Usually, when a TV series is cancelled, its social media accounts die right along with it. That’s not always the case, though, as is evidence by the official The King Of Queens Twitter account rearing its head last month to comment on Game Of Thrones.
Yes, 12 years after The King Of Queen’s last new episode, its Twitter account is still extremely active, spurred on by the show’s second life in syndication. That kind of social media devotion is rare, though: What happens to most TV series’ public accounts post-cancellation? Vulture took on an exploration of 12 such shows to see what happened to them on Instagram and Twitter once the source material faded away.
It’s a wide swath, from long-forgotten series like NBC’s About A Boy (cancelled: 2015) to the more recently axed Whiskey Cavalier. Often, the social media accounts featured rhetorical questions hoping to draw the viewer into sitcoms like Married; other times, shows like Mulaney went straight for the merchandising jugular. Sex&Drugs&Rock&Roll, which apparently was an FX show starring Denis Leary as an aging rock star, favored edgy graphics that appropriately resembled album covers, even if the messages weren’t exactly earth-shattering. Now, the posts lay covered in digital dust, their evolution from wide-eyed optimism to dutiful info-dumping reflective of their slow descents.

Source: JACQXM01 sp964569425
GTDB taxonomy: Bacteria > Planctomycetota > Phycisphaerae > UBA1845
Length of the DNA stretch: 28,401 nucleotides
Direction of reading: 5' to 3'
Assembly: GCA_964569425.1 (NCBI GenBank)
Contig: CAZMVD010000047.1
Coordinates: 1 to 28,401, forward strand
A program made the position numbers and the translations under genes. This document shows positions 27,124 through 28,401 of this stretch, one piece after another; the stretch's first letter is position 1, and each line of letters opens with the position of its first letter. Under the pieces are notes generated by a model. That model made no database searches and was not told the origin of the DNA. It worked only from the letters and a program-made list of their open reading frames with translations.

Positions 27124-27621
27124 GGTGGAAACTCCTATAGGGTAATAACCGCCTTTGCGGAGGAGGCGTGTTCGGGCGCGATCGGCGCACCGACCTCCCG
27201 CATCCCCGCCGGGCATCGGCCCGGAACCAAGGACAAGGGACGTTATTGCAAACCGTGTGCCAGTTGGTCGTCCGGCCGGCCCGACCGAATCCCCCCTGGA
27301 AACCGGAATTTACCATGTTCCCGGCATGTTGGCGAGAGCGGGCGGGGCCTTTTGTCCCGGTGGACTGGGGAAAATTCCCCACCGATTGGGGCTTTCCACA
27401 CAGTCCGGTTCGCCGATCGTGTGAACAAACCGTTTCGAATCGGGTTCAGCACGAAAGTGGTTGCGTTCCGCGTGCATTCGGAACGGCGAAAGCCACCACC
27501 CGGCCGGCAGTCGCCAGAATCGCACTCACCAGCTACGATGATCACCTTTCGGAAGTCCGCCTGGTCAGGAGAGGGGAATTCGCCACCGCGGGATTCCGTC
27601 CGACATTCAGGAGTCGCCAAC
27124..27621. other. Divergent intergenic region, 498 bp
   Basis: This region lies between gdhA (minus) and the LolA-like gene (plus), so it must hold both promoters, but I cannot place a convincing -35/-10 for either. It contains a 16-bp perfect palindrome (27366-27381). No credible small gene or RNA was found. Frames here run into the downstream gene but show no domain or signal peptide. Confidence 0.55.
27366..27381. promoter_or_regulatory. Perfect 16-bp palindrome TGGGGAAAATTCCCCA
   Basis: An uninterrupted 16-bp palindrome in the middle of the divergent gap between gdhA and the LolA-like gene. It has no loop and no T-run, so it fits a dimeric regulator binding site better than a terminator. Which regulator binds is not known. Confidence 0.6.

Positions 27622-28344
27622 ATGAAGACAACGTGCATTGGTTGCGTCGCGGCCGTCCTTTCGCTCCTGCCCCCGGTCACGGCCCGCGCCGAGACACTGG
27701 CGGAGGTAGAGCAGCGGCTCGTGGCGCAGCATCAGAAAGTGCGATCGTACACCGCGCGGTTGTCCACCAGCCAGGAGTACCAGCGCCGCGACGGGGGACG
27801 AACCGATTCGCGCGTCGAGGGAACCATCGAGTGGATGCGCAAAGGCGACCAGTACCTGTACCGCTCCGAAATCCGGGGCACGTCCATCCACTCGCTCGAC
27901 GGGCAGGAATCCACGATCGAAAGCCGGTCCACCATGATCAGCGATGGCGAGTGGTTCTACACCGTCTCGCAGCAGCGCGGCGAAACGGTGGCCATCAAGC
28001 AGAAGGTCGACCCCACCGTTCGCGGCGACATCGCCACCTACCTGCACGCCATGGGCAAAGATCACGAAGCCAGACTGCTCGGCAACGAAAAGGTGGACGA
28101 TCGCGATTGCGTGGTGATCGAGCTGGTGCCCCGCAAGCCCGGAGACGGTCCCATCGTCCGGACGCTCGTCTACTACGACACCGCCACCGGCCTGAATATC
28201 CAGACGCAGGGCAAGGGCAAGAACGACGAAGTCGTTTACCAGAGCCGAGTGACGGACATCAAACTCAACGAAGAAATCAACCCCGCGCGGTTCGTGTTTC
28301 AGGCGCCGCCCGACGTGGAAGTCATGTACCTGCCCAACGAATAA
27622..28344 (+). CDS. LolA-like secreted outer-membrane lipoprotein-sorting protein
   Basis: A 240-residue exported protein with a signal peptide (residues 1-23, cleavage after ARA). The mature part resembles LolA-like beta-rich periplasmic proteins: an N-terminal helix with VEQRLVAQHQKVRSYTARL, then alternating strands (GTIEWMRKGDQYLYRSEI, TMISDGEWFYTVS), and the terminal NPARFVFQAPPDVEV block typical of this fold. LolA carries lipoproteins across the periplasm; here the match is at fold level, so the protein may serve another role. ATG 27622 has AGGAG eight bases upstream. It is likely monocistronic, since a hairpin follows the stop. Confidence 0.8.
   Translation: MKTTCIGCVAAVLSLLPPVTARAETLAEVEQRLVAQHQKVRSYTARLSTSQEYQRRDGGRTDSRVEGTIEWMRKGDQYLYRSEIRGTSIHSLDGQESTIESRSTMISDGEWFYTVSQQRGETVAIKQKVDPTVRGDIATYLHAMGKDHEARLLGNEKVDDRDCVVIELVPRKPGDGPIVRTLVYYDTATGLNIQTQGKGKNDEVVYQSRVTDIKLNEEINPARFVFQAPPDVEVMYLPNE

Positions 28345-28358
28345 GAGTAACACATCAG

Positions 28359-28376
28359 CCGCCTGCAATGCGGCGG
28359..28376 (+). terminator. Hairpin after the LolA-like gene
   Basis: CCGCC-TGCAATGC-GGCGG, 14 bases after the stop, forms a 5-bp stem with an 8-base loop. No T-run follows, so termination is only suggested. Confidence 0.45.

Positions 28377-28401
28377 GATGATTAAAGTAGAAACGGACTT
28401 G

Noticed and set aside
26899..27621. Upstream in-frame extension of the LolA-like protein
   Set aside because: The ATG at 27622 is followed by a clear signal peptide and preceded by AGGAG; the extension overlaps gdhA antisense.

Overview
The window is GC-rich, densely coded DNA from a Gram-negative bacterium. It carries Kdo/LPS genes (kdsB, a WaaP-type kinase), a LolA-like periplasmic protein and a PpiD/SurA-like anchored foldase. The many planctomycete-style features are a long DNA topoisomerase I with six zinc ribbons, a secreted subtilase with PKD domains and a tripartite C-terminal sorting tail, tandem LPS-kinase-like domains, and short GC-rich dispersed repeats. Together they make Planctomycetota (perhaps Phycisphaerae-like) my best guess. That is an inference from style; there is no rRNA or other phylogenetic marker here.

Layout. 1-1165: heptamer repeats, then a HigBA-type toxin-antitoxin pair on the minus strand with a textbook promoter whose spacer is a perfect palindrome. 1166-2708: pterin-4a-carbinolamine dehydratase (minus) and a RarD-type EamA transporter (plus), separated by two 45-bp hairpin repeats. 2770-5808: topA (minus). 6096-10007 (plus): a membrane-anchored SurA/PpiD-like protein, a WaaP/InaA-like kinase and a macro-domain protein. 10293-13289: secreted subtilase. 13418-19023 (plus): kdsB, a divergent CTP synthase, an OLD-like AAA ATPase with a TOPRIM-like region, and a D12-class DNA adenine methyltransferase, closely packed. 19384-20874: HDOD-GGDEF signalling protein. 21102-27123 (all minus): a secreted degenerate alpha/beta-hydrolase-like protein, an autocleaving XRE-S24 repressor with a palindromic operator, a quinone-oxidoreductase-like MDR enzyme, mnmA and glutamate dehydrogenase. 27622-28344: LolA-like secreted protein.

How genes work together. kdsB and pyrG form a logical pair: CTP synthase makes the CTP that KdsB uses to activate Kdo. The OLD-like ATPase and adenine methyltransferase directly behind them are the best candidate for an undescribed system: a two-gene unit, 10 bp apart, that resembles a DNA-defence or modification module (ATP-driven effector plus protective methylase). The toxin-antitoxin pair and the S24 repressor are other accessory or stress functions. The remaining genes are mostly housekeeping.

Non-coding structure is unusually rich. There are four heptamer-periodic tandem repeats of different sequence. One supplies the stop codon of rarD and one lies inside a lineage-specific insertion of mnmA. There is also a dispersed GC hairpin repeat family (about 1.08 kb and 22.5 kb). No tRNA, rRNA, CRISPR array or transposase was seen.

All in all, Vulture offers an interesting overview of the codependent relationship between social media and TV, but, honestly, the piece just makes us even more impressed with The King Of Queens’ social staying power.